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Grants for small scale tree planting (FWN37 Autumn 2021)

13 December 2021

The Forestry Grant Scheme provides fantastic financial support across the forestry industry, facilitating thousands of hectares of tree planting every year.

It is not, however, without its pitfalls. For some landowners the support is not sufficient or tailored towards their goals, for others the prospect of rigid scheme parameters are discouraging, especially when a scheme is small. The economies of scale do not always favour small schemes when seeking support through FGS. Well, there is some good news if you think your scheme sits within these margins, there is additional support out there to fill in some of the gaps in the FGS. Examples of these grants can be found detailed below.

Future Woodland Fund

The Future Woodland Fund is provided by the charity Future Woodlands Scotland (FWS) and works alongside the Forestry Grant Scheme (FGS) as supplementary funding. The aim of FWS is to encourage establishment of new native woodlands and restoration of degraded former native woodlands that have high ecological impact.

FWS will support schemes that can prove they will deliver nature-based climate solutions, enhancement of local wildlife and ecosystem resilience, or provide social benefits for local people through partnership working and collaboration.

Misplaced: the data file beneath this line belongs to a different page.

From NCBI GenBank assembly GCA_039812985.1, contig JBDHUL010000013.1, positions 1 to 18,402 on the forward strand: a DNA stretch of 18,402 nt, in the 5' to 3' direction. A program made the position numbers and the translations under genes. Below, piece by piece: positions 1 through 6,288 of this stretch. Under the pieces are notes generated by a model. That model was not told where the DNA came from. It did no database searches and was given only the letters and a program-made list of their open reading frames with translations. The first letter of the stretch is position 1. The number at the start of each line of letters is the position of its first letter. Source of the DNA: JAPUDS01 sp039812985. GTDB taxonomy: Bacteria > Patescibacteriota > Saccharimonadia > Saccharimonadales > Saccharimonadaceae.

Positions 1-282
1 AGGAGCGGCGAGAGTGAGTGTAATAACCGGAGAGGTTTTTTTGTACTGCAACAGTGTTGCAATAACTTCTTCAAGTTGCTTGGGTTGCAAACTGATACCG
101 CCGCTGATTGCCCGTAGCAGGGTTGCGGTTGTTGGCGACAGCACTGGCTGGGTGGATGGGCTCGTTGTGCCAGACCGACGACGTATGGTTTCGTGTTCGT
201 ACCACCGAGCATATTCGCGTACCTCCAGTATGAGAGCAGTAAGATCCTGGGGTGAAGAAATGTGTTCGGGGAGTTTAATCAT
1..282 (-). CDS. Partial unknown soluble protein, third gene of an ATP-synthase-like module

Who can Apply?

Land managers aiming to establish a new woodland, or restore a “ghost woodland” with less than 20% canopy cover.

What is Covered?

The Future Woodland Fund will provide payments of £100/ha per annum (although this is understood to be under review) for the first 20 years of the project. This can be paid as 75% up front followed by 25% upon completion of planting if the scheme is between 3 and 5 hectares. In return, the FWS will own all carbon credits generated by the scheme, and a 55-year maintenance contract must be signed with the Woodland Carbon Code to ensure carbon sequestration is delivered. In order to be eligible for funding the project must be between 3 and 100 hectares, consist of native species, be a new scheme, qualify for the FGS, not be a legal requirement, and be on land registered with Rural Payments. More detail is given in Issue 36.

MOREwoods and MOREhedges

The Woodland Trust created the MOREwoods and MOREhedges Grant schemes with the main aim of creating and connecting wildlife habitats across the UK.

Who can Apply?

Landowners and land managers

What is covered?

Both funds will cover up to 75% of the plant, protection and design support costs associated with the project, it will not cover the costs of fencing or planting contractors. The planting must be either New Woodland Creation or New Hedges, restocking or “gapping up” hedges.

Woodlands must be at least 0.5ha, with no maximum limit, and can consist of blocks as small as 0.1ha. The project must also involve a minimum of 500 trees, and the stocking density must be between 1000 and 1600 stems per hectare. Support for hedges require a minimum of 100m to be planted in a run, with 1000m being the maximum funded. Hedges must connect existing or new woodlands of at least 0.1ha in Scotland, or 0.2ha in England.

Trainhugger

The Royal Forestry Society (RFS) and Royal Scottish Forestry Society (RSFS) have partnered with train ticket booking service Trainhugger to offer funding to RFS and RSFS members. The goal of the Trainhugger grant is to create a network of climate, disease and pest resilient woodlands across the UK.

Who can Apply?

Personal and corporate RFS and RSFS members (membership starts from £55/year) who are landowners or have permission from the landowner to apply on their behalf.

What is Covered?